Dear Readers: The following is a brief sketch or outline of who we are, our personal thoughts about education, and some of what we do when not teaching. Of course, no traceable personal info will be found here and do not bother to ask. As we requested for your feedback to “humanize”, we have also done likewise.



COLLEGE: UNIVERSITY of GEORGIA, B.S. Degree, Elementary Education; M.S. Degree candidate, Educational Administration.

HONORS/ACTIVITIES: Pi Lambda Theta and Kappa Delta Pi honor societies, Alpha … … sorority, College Environmential Club.

BEST EDUCATIONAL EXPERIENCE: To see the eyes of a slower learner light up when they finally understand a concept.

WORST EDUCATIONAL EXPERIENCE: Dealing with the apathy of parents who do not care! Hey folks, they are YOUR kids- take some interest in their education.

FAVORITE NON-EDUCATIONAL ACTIVITIES: Hiking and off road motorcycling when not in aerobics workouts with contributors. (whew!)

JENNY (Contributor)


COLLEGE: AUBURN UNIVERSITY, B.S. Degree, Elementary Education.

HONORS/ACTIVITIES: Kappa Delta Pi, Delta … … sorority, Science Teachers Club, Biology Club.

BEST EDUCATIONAL EXPERIENCE:Taking my class on a field trip to the Atlanta Aquarium- Just seeing the look on their faces when they saw the whale was priceless!

WORST EDUCATIONAL EXPERIENCE: When my outdoor chemistry demo backfired and caused a bad odor to get into the school air vents- No harm- everyone just opened their windows for awhile.

FAVORITE NON-EDUCATIONAL ACTIVITIES: I have a passion for floor gymnastic that goes back to when I was only nine. While I can only do a little bit of that now, my floor dance routine is well known in my aerobics class. When not doing that, my newest passion is whitewater rafting! (Thankyou, Renee!)

WENDY (Contributor)

AGE: 25

COLLEGE: AUBURN UNIVERSITY, B.S. Degree, Elementary Education.

HONORS/ACTIVITIES: Kappa Delta Pi, Sigma … … sorority, Marching Band, Music Education Club.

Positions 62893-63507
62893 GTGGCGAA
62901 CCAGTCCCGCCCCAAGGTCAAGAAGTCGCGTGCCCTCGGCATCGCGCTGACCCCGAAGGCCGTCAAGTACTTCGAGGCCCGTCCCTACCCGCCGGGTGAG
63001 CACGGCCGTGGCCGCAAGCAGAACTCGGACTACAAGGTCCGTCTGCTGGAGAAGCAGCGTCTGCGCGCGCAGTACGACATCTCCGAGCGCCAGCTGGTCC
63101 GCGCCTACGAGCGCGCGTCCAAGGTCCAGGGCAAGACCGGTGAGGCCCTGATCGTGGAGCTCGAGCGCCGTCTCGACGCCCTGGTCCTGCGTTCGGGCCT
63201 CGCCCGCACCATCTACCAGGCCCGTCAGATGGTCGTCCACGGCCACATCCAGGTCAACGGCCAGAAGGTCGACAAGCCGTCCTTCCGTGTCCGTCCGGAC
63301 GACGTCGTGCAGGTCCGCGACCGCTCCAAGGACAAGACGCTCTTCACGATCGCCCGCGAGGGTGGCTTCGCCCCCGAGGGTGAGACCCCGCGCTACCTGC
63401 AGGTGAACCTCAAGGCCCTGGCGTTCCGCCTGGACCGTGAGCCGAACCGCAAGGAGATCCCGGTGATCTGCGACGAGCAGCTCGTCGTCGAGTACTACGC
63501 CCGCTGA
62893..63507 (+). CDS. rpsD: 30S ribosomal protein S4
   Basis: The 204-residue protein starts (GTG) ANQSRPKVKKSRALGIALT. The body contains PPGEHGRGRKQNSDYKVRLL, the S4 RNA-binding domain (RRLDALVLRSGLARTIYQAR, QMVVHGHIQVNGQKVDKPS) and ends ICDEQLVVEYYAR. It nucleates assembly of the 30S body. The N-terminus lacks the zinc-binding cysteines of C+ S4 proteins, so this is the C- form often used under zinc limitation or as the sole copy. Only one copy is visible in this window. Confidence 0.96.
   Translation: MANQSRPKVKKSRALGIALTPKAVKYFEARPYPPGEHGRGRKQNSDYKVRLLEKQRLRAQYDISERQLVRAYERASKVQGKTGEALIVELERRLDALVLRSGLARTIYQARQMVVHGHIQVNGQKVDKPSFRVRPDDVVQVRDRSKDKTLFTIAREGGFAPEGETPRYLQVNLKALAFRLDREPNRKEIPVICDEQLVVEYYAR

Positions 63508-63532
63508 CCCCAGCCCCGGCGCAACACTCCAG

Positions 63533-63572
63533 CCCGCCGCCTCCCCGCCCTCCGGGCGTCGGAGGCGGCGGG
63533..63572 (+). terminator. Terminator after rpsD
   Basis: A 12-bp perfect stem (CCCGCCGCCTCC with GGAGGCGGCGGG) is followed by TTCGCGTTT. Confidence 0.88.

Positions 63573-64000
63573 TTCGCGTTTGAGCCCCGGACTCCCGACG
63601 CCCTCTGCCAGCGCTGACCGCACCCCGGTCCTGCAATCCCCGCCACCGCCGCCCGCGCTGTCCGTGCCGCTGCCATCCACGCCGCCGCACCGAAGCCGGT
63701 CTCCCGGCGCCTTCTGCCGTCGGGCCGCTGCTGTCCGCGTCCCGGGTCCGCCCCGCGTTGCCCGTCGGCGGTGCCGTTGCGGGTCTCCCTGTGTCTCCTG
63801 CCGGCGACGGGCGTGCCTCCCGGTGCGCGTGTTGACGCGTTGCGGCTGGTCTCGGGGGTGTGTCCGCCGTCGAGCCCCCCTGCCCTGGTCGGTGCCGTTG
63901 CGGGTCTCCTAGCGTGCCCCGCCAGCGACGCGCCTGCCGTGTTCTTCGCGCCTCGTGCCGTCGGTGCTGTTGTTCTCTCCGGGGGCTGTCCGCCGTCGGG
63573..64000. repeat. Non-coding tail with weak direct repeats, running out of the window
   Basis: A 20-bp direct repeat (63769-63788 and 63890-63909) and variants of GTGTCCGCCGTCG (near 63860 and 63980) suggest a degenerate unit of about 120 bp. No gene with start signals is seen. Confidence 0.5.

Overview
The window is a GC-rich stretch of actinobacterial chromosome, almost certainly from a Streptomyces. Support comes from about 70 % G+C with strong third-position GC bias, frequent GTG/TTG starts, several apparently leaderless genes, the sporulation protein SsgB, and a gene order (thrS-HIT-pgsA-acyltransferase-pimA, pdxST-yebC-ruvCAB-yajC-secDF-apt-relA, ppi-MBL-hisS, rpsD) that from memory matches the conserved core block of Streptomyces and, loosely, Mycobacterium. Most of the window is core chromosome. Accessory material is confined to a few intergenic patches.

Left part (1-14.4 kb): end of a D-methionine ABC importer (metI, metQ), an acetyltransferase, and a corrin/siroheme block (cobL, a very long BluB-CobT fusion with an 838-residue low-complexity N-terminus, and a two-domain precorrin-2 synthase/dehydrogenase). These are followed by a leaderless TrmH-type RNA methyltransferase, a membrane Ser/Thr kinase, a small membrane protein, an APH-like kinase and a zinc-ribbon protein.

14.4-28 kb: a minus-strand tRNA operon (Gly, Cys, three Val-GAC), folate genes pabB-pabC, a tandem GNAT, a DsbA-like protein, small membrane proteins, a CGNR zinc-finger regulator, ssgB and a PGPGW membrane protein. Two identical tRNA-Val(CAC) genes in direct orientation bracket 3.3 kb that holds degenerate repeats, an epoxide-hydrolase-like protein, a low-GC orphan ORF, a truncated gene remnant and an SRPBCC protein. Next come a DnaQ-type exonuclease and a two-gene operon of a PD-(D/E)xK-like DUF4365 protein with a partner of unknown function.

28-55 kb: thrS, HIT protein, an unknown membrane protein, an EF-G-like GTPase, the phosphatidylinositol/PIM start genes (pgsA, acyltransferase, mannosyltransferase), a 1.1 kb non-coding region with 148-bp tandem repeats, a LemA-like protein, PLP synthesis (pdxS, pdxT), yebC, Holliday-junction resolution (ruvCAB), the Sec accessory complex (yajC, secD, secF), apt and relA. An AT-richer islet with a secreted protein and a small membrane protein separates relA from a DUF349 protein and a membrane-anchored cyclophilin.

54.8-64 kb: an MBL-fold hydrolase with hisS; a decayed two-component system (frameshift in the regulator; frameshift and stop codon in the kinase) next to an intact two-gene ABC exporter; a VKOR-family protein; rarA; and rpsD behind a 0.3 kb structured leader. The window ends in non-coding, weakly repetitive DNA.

BEST EDUCATIONAL EXPERIENCE: When my 1st year was over and all my students made grade and were promoted- I felt so proud- despite my rookie mistakes- they overcame them and achieved! (Hey Wendy- You did not do any worse than any other rookie ever did-including myself- so go easy on yourself!-editor)

WORST EDUCATIONAL EXPERIENCE: Explaining to some parents why homework that is due on Tuesday morning is LATE if turned in the next day.

FAVORITE NON-EDUCATIONAL ACTIVITIES: My favorite activity is distance running and as a former cross country runner, I still compete in 5K runs on weekends. I also love music and play the organ in my church.


AGE: 24

COLLEGE: UNIVERSITY OF ALABAMA, B.S. Degree, Elementary Education.

HONORS/ACTIVITIES:Kappa Delta Pi, Kappa … … sorority, Cheerleader, Finalist-State Miss Teen, Dance-a-thon charity coordinator.

BEST EDUCATIONAL EXPERIENCE: Every day – watching my students as they progress! I try to make each day a new learning experience for everyone.

WORST EDUCATIONAL EXPERIENCE:We all agreed to leave the subject of this blog out of ABOUT US but I cannot think of anything worse- having to paddle my students. My two worst days were when I had to paddle and I hope every day that the paddle will stay where I keep it- in my desk drawer! (We understand, sweetie- and Jenny, Wendy and myself all feel the same way!)

FAVORITE NON-EDUCATIONAL ACTIVITIES: Because of my background as a cheerleader, I have an affinity for aerobic exercise and have dragged my fellow contributors into it as well. As a co-instructor, three days a week, I have “whipped” Renee, Jenny, and Wendy into shape! (YEAH…RIGHT!-editor)